Holyrood is one of the most renowned castles in the UK. An official residence of Queen Elizabeth, this castle in Edinburgh is where the royal family stays when visiting the Scottish capital. It also plays host to state ceremonies and other official events, though this doesn't mean that it is off-limits for tourists. When official events aren't going on at Holyrood Palace and the royal family isn't in town, visitors are welcome, and this is one attraction that is definitely worth adding to the agenda.
Holyrood Castle history, as is true of the history of Scotland in general, is a storied one. Originally founded as a monastery in 1128, the original castle became a palace in the sixteenth century, thanks to King James IV. Not much remains of this original palace, however. Instead, Holyrood Palace as you see it today was mostly built in the 1670s under Charles II. Other renovations were carried out prior to the arrival of Charles II, and throughout the castle's history, an interesting mix of monarchies were among its primary residents. Perhaps the most interesting of all these past residents was Mary Queen of Scots.
Mary Queen of Scots reigned Scotland from 1542 to 1567, and the Holyrood Palace is where she spent the majority of her life. It's also where her private Italian secretary, David Rizzio, was murdered. Rizzio was stabbed to death in the castle by Lord Darnley and his accomplices. Lord Darnley was Mary's husband at the time, and the motive was jealousy. The wing in which this famous murder took place survives to this day, and you might be interested to know that it is actually the palace's oldest surviving part. Should you choose to take a tour of Holyrood Palace, you can venture into this wing and let your imagination run wild. Worth noting is the fact that there are some interesting exhibits in this wing. Among them is a piece of needlework that was done by Mary herself.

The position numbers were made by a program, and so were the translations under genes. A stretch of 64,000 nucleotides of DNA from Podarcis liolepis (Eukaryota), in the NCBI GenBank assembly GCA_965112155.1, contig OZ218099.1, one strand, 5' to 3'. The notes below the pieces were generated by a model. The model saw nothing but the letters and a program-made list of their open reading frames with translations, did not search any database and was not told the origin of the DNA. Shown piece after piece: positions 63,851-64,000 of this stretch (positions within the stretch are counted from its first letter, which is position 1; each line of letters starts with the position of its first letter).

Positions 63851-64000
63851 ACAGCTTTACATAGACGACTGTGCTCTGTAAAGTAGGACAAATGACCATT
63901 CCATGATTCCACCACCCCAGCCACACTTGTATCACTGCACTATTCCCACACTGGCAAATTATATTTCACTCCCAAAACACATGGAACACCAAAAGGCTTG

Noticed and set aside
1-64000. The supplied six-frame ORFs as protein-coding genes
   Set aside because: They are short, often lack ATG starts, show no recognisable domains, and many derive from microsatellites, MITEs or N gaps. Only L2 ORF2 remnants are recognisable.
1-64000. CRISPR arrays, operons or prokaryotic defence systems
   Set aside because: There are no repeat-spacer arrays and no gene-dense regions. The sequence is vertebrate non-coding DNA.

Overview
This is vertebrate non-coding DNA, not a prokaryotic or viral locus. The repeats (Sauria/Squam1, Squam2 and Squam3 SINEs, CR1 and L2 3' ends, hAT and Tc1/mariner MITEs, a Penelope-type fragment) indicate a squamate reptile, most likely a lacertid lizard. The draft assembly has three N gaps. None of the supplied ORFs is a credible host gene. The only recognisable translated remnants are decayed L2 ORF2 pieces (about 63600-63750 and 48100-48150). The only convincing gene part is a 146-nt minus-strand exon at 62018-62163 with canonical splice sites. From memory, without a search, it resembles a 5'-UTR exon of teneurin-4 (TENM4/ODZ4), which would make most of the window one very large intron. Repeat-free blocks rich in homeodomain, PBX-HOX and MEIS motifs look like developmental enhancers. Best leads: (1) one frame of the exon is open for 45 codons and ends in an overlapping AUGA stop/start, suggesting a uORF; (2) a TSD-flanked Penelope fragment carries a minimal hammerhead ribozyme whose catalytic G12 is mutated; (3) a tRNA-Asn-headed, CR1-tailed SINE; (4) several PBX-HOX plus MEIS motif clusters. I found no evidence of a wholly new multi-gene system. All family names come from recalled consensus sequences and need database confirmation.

Other monarchs that called Holyrood home were Bonnie Prince Charlie, James VII, and King Charles X from France, and when you consider the palace's royal history, it is only appropriate that it be found along Edinburgh's Royal Mile. This part of Old Town stretches from Holyrood Palace to Edinburgh Castle, and found along its stretch are the Museum of Edinburgh and a variety of other great attractions. As such, you could easily spend a lot of time in this part of town.
Should you wish to tour Holyrood Palace, it opens daily at 9:30 a.m., save for when official business is going on. Closing time is 6 p.m. between the months of April and October, and 4:30 p.m. November through March. The admission price includes and audio tour, and should you wish, you can pay extra to visit the Queen's Gallery. This gallery displays works from the royal family's personal collection. After your tour of the castle's interior is finished, you might relax in the large park out back. Holyrood Park, as this park is known, is an excellent place for a picnic, and should you hike to the top of a hill that is known as Arthur's Seat, you'll be treated to some divine views of the Scottish capital.